From Curtis Brown LTD's website:
Anna Webman began at Curtis Brown working with Elizabeth Harding, and is now an associate agent. Anna has a small, select list and is interested in all categories of children's books authors and illustrators. She is always on the lookout for first-time authors and is particularly interested in stories with unique voices with something to say. Her ideal book would be one that has both a driving narrative and beautiful language. Anna graduated from The George Washington University and lives in Manhattan with her rescue dog Vinny.
You may recognize some of the interview questions; several weeks ago in a shout-out to our readers you weighed in on what questions you'd like us to pose to agents. Without further ado, I give you the interview:
Why agenting? A lifelong dream, or something that happened serendipitously?
I was raised by a literary agent, so I guess you could say it’s in my genes. I think it took me a little while to come to terms with the fact that I actually wanted to work in the same industry as my mother. When I first began working as Elizabeth Harding’s assistant, I thought I might want to eventually move over to the editorial side. After a few months I was hooked—I really love the business side of things: working with creative people, reading, editing, negotiating, matching author’s works with an editor and a house, and figuring out how best to help clients manage their careers.
What would you like to see more of as an agent? As a reader?
As an agent, I would like to see more quality writing and to sell books that I respond to so immediately and thoroughly that I can’t put them down or stop thinking about them. As a reader, I would like exactly the same thing.
What's the most common mistake you see authors making in their queries?
I think it’s probably not staying on topic. I get so many queries where authors give a lot of superfluous information about themselves. Track record is significant, but other than that, for fiction, the manuscript should speak for itself. Another common mistake I see is authors not addressing their query letter to me (I can’t tell you how often I receive letters addressed Dear “Mr. Curtis Brown”, “Editor” or “Agent”).
What’s the one thing an author can do to catch your eye? How can authors get agents to look beyond the query letter?
A compelling query letter, with no typos is a good place to start. And then to make sure to send the first couple pages of a manuscript along with the query letter.
What is projected to be the next big thing in publishing for children and teens? What trend do you see dying?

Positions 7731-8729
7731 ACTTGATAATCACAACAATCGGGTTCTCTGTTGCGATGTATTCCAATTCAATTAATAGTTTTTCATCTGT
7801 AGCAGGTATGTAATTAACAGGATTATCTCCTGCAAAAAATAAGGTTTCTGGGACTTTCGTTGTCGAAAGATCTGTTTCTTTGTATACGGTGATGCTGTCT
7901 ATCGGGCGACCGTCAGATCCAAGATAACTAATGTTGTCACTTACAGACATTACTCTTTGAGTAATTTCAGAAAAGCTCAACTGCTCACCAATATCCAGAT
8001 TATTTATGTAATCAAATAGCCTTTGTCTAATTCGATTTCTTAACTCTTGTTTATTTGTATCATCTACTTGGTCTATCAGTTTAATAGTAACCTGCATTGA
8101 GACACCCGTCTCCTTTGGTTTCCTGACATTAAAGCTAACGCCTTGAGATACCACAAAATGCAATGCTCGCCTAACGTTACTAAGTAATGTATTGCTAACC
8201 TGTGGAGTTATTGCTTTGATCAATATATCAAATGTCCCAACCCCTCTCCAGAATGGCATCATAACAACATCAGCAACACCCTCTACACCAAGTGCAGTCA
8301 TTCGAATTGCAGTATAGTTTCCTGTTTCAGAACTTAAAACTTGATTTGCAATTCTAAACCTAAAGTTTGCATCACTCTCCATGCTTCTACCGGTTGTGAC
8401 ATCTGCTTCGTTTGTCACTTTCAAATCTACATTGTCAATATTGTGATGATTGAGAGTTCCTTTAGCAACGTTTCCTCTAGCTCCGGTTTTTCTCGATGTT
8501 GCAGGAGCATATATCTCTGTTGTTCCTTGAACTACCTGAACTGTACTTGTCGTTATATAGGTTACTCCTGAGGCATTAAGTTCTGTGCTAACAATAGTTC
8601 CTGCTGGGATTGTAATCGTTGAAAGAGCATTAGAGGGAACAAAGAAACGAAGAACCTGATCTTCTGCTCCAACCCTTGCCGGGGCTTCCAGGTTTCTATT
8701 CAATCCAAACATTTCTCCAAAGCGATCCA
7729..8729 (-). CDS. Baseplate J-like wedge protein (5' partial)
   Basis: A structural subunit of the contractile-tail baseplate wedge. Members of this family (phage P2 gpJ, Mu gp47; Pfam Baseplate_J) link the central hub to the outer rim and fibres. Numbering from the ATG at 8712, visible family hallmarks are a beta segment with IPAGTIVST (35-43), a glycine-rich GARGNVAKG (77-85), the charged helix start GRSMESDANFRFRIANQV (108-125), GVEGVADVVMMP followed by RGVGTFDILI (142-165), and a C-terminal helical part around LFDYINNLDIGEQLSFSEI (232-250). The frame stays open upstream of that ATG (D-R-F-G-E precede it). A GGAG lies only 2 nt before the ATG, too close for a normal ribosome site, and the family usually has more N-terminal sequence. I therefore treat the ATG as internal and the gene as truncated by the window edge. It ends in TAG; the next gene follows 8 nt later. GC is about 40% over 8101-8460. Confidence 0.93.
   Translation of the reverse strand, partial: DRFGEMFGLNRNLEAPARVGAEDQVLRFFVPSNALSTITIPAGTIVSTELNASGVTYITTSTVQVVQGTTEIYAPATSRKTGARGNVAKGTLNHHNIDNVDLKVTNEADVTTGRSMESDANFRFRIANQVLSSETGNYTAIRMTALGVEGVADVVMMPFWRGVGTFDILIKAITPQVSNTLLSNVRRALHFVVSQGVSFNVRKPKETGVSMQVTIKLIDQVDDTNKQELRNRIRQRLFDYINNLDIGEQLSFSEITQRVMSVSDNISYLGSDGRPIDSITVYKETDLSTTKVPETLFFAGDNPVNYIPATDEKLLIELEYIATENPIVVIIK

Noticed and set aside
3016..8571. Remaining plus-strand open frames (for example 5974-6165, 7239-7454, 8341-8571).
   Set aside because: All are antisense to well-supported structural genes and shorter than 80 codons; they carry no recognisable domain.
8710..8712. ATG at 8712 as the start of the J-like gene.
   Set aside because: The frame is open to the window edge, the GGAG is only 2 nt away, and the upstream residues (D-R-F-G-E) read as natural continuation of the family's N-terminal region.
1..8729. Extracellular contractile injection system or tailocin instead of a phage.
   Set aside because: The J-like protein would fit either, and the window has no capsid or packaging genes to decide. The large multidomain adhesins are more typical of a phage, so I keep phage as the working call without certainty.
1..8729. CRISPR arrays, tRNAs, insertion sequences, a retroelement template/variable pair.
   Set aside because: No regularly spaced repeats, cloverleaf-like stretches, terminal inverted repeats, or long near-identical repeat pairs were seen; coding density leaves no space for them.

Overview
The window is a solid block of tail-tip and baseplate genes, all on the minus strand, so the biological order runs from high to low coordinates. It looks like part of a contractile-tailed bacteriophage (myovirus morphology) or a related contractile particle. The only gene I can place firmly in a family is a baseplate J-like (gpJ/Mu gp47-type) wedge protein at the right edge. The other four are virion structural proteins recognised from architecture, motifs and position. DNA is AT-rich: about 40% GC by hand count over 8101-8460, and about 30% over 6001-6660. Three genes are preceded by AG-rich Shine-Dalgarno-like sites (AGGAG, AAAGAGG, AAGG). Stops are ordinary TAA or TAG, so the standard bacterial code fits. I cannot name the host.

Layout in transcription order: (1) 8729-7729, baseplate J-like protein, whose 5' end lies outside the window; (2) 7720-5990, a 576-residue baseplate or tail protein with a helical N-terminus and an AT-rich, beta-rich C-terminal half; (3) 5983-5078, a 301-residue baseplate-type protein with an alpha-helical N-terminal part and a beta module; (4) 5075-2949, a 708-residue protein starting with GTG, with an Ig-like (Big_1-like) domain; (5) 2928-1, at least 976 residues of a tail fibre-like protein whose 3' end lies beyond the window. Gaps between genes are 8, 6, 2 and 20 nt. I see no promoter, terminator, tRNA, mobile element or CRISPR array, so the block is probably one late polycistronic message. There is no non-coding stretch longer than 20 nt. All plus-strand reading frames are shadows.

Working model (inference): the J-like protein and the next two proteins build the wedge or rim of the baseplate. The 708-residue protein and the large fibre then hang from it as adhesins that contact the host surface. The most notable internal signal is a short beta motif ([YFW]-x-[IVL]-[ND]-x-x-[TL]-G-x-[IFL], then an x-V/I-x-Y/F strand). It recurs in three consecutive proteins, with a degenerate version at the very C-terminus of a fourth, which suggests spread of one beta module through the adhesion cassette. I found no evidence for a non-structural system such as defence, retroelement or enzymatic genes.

I really don’t think it’s possible to know for sure what the “next big thing” will be. I think perhaps mysteries because they really have been underserved and there seems to be a market for them—Perhaps what will work for this market is mysteries with other elements-like Scholastic’s 39 CLUES series or Harper’s THE AMANDA PROJECT. Another growth area might be novels illustrated in interesting ways- not graphic novels, but other kinds of illustration with narrative. For example, THE DOLL PEOPLE by Ann M. Martin and Laura Godwin, illustrated by Brian Selznick.
Is it possible to do YA without the "edgy" element? What is too edgy in YA?
Yes! I do absolutely think great YA can be done without being edgy. I shared this with some colleagues and we couldn’t think of anything that is too edgy these days. The canvas is very big and wide open. Perhaps the only caveat is that there should be an element of ultimate triumph/hope rather than despair.
Do you often choose to represent works that only you would personally read and enjoy or do you aim to represent works that you know will sell, even if you don't like them?
It’s a very fine line. I’ve found that I’m most successful in representing authors whose work I either love personally or whose appeal I understand in an intuitive way. However, this is such a subjective business, so I don’t want to limit myself. Fortunately, those also tend to be books that I believe will sell.
With the economic slow down as it is, are you signing fewer new clients and focusing on the ones you already have?
I am still building my list, so I am definitely looking for new clients. Honestly, I don’t know of any agent who would ever say their list is completely full, regardless of the economy. Who wants to be known as the agent who turned down the next big literary phenomenon?
Do you ever get a chance to read for fun? What book do you not represent that you wish you did?
I always to try to be in the process of reading one “for pleasure” adult book (it can take me months to actually complete an entire book). And I’m also constantly reading the current YA, middle-grade and picture books, which is both fun and a great way to stay on top of the market.
If you could offer one piece of advice to aspiring authors everywhere, what would it be?
I think it would be to read as many books as possible in the genre you write, and then be able to openly accept criticism and learn from it.
And now, just for fun, I'll hit you with the Fast Five:
Coffee or tea? Coffee
Courier or Times New Roman? Times New Roman
Cruise or Self-Guided Tour? Self-Guided Tour
3 chapters or 50 pages? 3 chapters
Guilty pleasure? Watching Gossip Girl and shopping online
Anna, thank you so much for taking the time to give our readers a glimpse into the uber-secret world of agents. Readers, be sure to mention the QueryTracker Blog when you query Ms. Webman.
For those of you unfamiliar with the QueryTracker.net main site, everything you need to know about querying Ms. Webman is here, including links to Publishers Marketplace, AAR, the Curtis Brown LTD website, and many others. With a free membership, QueryTracker.net helps you find agents and track your queries. To get up to speed on the what, why and who of QueryTracker, read this post.
Have a fantastic week!